13 energy data startups to watch in 2013

Data analytics took the energy sector by storm in 2012, and a bunch of companies launched, raised funding and grew their businesses last year. Here’s 13 energy data startups you should watch in 2013.

Big data analytics startup Autogrid launches for the smart grid

Big data energy prediction startup Autogrid launched today. Autogrid is one of a handful of startups, including Bidgely and Stem, that are taking a software approach to wringing energy efficiency out of the grid. Now that terabytes and really, petabytes, of data are accumulating from billions of smart meter readings, companies are trying to help utilities manage that data and find some use for it, aside from the expense of storing all that data.

Autogrid’s first entry will be an application that performs analytics to improve demand response. Utilities spend a fair bit of money paying customers to turn down their power usage during peak times in order to balance the grid, and to save utilities the expense of having to turn on and deeploy peaking power plants. Autogrid says the program will help utilities cut the costs of their demand response systems by 90 percent as well as improve the responsiveness of customers participating in the program. So far the City of Palo Alto and the Sacrament Municipal Utility District are using the product.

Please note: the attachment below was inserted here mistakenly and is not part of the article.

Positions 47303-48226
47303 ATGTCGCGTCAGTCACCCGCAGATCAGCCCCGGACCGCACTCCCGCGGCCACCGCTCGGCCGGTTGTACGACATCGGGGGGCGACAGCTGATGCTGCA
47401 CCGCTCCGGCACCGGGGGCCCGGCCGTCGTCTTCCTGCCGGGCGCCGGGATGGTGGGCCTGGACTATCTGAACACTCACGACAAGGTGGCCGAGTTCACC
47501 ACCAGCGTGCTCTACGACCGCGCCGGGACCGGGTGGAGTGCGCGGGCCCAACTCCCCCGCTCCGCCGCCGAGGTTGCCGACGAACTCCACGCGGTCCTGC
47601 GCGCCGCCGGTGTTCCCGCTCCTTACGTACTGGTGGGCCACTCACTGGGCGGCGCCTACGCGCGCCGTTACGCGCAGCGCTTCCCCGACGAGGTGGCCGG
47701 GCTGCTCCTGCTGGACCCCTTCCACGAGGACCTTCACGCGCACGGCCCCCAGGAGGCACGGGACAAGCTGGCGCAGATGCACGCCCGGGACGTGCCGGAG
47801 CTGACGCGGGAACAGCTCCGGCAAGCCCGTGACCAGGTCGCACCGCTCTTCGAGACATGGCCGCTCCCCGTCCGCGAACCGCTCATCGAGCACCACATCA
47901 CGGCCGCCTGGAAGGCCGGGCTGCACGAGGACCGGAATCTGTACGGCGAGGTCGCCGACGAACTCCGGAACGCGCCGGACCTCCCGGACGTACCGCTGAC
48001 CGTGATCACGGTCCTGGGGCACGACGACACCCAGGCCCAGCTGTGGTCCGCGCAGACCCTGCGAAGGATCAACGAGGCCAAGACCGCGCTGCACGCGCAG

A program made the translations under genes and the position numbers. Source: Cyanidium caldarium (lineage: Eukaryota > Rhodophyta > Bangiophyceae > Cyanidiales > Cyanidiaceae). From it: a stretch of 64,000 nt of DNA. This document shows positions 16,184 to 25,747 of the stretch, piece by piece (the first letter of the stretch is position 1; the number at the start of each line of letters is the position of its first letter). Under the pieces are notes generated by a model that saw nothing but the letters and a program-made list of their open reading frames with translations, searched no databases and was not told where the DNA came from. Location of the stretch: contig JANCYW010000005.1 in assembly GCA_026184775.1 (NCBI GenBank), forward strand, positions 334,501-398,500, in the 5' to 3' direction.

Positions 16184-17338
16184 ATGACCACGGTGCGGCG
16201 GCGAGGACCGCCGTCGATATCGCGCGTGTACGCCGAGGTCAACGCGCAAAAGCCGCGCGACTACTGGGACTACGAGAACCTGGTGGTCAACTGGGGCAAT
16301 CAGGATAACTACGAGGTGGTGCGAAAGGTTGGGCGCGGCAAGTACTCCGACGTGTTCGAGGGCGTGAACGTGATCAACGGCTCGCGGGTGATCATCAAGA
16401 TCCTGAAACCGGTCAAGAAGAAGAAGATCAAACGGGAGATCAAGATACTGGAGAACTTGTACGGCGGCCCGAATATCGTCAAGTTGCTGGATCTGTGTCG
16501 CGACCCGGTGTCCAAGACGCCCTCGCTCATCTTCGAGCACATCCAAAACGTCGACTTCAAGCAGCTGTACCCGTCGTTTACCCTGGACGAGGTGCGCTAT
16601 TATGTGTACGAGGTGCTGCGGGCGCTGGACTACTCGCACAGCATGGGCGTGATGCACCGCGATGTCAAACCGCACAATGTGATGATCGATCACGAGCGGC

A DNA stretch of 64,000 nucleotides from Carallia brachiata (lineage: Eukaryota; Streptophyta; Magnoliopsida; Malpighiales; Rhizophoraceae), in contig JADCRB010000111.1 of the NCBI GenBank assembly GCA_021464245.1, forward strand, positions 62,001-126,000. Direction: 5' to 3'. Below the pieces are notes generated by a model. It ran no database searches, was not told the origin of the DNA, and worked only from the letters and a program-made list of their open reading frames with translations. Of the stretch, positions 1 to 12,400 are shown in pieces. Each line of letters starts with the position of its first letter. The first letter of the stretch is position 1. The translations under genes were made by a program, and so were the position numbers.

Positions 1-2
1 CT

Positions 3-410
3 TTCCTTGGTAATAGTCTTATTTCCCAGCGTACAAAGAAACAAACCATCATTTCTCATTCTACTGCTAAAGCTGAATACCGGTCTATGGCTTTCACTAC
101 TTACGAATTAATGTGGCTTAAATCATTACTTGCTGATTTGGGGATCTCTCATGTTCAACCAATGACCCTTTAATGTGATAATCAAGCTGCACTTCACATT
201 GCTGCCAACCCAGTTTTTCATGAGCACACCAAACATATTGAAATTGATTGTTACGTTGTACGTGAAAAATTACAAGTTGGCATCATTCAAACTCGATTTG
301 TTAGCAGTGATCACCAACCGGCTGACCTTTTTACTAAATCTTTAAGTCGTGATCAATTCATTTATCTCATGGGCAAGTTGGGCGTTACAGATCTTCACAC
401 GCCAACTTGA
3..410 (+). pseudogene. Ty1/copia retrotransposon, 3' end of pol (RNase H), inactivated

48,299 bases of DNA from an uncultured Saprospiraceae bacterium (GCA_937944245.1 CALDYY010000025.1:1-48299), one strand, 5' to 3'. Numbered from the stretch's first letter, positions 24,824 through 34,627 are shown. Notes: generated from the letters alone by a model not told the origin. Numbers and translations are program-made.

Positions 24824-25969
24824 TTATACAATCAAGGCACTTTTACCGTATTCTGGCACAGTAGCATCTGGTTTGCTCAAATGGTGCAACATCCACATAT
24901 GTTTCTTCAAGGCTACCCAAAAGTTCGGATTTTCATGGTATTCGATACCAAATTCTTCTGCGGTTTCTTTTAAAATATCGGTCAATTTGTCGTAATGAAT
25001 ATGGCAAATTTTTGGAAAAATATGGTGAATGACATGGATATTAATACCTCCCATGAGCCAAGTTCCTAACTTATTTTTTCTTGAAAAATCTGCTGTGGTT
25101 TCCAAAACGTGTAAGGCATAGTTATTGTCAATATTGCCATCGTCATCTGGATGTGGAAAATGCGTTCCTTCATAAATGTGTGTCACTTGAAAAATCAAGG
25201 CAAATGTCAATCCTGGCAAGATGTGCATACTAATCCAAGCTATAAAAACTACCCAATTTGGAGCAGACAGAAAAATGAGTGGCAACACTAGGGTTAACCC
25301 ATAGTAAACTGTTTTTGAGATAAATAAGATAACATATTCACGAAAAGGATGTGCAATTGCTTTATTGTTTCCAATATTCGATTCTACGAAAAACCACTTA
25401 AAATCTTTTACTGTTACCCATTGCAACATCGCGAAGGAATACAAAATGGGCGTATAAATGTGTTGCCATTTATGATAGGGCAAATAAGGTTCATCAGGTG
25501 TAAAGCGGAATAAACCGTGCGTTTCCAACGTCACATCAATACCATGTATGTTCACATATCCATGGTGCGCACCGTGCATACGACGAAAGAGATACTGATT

Autogrid is part of a larger trend of software startups that are entering the ecosystem now that a significant amount of hardware is deployed. Autogrid’s software should also be able to integrate with smart appliances so that even more data can be fed into platforms to improve analytics and give utilities better optics into consumption trends of customers. At this point, it’s all about figuring out ways to use the tsunami of smart meter data to save utilities money.

Introducing a big data prediction engine for the power grid

AutoGrid, a startup that’s developed a big data analytics engine for energy, officially launched on Monday and unveiled its first product, and its first two customers. Picture if you took Netflix or Amazon’s recommendation engines and used them for utilities’ energy data.